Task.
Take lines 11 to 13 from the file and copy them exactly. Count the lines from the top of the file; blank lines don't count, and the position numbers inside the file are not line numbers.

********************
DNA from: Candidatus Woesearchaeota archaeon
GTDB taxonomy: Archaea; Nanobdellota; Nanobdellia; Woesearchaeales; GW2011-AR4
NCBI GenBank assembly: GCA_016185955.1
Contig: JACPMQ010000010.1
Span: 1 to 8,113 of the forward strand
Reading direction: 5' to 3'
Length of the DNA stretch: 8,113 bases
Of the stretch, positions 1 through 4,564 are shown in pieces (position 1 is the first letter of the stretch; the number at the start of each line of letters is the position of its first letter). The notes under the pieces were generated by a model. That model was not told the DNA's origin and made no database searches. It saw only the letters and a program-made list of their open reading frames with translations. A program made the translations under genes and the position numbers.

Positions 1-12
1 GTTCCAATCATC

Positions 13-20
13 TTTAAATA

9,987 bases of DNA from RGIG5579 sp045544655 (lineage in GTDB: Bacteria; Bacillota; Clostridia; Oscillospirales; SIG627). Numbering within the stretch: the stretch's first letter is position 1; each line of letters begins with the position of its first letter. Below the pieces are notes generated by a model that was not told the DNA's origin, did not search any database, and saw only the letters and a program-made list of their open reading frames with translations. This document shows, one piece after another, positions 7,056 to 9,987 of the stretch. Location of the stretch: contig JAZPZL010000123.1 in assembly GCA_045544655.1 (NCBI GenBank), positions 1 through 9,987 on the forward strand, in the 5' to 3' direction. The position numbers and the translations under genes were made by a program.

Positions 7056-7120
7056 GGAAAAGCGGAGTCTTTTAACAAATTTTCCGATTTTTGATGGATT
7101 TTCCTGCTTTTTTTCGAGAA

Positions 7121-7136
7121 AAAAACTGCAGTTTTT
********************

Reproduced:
Positions 13-20
13 TTTAAATA

9,987 bases of DNA from RGIG5579 sp045544655 (lineage in GTDB: Bacteria; Bacillota; Clostridia; Oscillospirales; SIG627). Numbering within the stretch: the stretch's first letter is position 1; each line of letters begins with the position of its first letter. Below the pieces are notes generated by a model that was not told the DNA's origin, did not search any database, and saw only the letters and a program-made list of their open reading frames with translations. This document shows, one piece after another, positions 7,056 to 9,987 of the stretch. Location of the stretch: contig JAZPZL010000123.1 in assembly GCA_045544655.1 (NCBI GenBank), positions 1 through 9,987 on the forward strand, in the 5' to 3' direction. The position numbers and the translations under genes were made by a program.